489. ‘Under Pressure’, by Queen & David Bowie

It’s time to sound the ‘iconic intro’ klaxon. That bass line, those two piano notes, the handclaps and the finger-clicks… They’re impossible to mistake. Unless you mistake them for, you know, the song that sampled them…

(It is near-impossible to get a picture of Queen and Bowie together at the time this record came out…)

Under Pressure, by Queen (their 2nd of six #1s) & David Bowie (his 3rd of five #1s)

2 weeks, 15th – 29th November 1981

But we’re not there yet, thankfully. We’ve got the original to enjoy first. It’s one of those #1s that come along now and then, one that I could sing along to pretty much in its entirety – even Freddie Mercury’s ad-libs – and yet haven’t actually listened to in years.

One of the first things that stands out is that we have two of the most iconic singers in rock ‘n’ roll history, trying to out-frontman each other. Mercury in particular seems to be asserting himself as the alpha rock star: scatting, soaring into falsetto, taking the Why can’t we give love, give love, give love… line into the stratosphere.

For me, though, it’s Bowie who gets the best bits. From the opening Pressure!, to the driving It’s the terror of knowing… line, to the closing ‘Cause love’s such an old-fashioned word… I have never sang this at karaoke, but I can imagine it would be great fun. It’s a song full of little moments, and it would be nigh on impossible to camp it up more than Freddie and David do.

The ‘little moments’ idea is actually worth expanding on here. Although ‘Under Pressure’ sounds nothing like the song that marked Queen’s only previous appearance on this blog, ‘Bohemian Rhapsody’, it is far from being a verse-bridge-chorus kind of pop song. Like ‘Bo Rap’, it’s lots of little segments stitched together, apparently because the two singers recorded most of their parts in separate studios. According to Brian May: “you had four very precocious boys and David, who was precocious enough for all of us.” It could have been a hot mess, but it somehow works wonderfully.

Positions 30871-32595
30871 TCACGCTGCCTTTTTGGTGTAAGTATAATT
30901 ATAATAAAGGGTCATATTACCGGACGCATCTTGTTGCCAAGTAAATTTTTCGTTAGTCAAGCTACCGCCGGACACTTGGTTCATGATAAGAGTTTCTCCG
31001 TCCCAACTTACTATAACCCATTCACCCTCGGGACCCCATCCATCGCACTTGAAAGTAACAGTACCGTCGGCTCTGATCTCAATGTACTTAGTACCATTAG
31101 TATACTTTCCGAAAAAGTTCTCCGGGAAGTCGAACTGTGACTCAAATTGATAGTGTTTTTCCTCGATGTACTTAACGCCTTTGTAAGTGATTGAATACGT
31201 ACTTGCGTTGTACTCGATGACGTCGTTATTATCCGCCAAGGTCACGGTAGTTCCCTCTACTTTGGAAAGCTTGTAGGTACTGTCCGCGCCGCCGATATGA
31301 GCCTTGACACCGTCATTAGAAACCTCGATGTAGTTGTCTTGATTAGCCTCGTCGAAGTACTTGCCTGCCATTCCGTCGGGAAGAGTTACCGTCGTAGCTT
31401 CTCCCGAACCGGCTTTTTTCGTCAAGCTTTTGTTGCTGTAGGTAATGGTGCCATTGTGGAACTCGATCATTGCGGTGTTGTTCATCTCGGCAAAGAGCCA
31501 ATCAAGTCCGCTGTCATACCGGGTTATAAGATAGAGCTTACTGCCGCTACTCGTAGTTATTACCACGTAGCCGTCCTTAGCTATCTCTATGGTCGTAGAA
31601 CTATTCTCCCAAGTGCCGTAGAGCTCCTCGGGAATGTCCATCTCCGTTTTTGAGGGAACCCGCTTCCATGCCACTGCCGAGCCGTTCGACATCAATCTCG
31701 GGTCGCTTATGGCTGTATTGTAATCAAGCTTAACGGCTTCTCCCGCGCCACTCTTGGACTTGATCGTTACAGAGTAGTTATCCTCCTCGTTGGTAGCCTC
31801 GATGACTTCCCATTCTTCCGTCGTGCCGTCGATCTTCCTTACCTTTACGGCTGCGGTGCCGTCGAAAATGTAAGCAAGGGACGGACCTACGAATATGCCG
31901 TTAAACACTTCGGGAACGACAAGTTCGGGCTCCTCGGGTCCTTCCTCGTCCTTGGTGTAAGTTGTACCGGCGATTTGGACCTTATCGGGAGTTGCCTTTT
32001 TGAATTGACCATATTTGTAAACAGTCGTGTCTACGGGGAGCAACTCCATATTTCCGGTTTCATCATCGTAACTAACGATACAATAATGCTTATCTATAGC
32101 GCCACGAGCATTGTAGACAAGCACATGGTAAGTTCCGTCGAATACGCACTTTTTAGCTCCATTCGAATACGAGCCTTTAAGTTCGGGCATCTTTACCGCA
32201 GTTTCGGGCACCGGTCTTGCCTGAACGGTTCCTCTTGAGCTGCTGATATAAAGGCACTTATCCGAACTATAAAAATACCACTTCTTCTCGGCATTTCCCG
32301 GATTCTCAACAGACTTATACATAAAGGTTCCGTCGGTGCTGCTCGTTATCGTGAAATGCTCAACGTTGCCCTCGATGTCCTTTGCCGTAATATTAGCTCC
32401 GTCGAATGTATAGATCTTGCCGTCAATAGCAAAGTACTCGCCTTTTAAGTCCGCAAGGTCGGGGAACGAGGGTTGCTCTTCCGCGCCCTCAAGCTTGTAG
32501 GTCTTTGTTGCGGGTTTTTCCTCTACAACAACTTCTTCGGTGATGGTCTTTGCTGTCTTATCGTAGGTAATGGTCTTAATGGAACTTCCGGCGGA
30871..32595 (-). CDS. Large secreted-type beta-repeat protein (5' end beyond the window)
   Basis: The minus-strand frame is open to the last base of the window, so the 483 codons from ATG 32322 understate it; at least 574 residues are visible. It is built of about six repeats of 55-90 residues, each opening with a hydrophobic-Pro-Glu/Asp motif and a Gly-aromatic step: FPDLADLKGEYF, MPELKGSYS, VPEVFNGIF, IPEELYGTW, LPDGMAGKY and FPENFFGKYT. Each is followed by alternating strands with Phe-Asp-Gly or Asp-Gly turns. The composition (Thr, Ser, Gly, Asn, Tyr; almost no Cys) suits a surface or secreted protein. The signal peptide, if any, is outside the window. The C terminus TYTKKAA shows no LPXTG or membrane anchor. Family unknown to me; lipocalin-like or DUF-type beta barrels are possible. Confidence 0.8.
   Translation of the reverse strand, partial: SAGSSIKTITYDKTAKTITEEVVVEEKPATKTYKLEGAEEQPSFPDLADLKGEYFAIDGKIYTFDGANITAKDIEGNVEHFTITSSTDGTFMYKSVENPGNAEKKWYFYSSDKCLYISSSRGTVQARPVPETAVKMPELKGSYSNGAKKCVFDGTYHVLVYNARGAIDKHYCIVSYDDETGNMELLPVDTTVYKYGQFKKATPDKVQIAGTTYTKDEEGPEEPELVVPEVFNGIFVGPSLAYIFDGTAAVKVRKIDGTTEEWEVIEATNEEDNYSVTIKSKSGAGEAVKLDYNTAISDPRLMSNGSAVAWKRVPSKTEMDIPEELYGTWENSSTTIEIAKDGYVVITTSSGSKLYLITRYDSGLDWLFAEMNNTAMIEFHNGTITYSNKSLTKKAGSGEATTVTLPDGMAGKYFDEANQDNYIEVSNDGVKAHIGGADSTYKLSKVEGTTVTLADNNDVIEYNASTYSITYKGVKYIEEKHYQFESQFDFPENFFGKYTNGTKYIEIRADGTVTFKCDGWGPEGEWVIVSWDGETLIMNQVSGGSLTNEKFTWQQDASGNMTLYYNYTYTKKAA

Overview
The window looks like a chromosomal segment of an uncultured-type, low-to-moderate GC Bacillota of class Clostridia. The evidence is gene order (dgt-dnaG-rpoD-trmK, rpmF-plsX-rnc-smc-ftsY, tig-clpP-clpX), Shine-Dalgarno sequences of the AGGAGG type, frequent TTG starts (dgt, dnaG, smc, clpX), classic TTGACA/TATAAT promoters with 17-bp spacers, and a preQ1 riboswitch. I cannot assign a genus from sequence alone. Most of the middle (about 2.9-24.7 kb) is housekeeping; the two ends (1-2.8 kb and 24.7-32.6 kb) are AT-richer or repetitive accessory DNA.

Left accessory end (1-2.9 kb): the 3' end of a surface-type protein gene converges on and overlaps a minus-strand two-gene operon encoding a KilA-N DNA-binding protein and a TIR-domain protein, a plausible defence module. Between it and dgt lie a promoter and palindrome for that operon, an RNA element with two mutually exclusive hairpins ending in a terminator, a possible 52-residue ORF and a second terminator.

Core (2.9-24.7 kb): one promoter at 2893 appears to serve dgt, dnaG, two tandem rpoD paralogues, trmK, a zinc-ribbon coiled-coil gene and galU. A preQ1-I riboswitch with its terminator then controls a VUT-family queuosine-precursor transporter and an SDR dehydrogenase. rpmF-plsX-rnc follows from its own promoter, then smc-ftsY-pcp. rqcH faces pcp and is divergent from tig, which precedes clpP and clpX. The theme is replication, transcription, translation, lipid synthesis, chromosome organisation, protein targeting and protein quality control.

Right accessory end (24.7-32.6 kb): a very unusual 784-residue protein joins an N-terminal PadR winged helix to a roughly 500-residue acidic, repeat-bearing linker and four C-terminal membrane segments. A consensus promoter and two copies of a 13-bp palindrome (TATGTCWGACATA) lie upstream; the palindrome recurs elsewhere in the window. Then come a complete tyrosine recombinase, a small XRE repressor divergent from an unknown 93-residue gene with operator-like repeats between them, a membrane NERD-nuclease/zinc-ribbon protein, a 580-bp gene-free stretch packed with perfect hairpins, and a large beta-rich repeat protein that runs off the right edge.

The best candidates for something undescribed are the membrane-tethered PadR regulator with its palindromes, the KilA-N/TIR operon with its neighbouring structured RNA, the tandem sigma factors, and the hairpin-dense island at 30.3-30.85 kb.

Until today, I had never quite realised what this song was about. It’s quite clear though: it’s about pressure, pressure that puts people on streets. It’s about being a good person, about not sitting on the fence, about giving love one more chance… The video doesn’t feature either act, instead it shows crowds of people spliced with shots from old horror movies, buildings collapsing and, most tellingly, scenes from the Great Depression: ‘2 million unemployed’ one sign reads. I’ve never thought of this as a political song, but it is. The Specials have a rival…

Like ‘Ghost Town’, the message here doesn’t detract from the brilliance of the song (clearly, as I’d missed the message for the past twenty years). And in a just world this would be each act’s eighth or ninth chart-topper, given the hits that both had churned out since the early seventies. But it was just Bowie’s third, and Queen’s second. And amazingly, for a band so synonymous with this decade… ‘I Want to Break Free’, ‘Radio Gaga’, Live Aid… ‘Under Pressure’ is their only #1 of the 1980s. In fact, the bass riff from this song will be back at #1 before they are…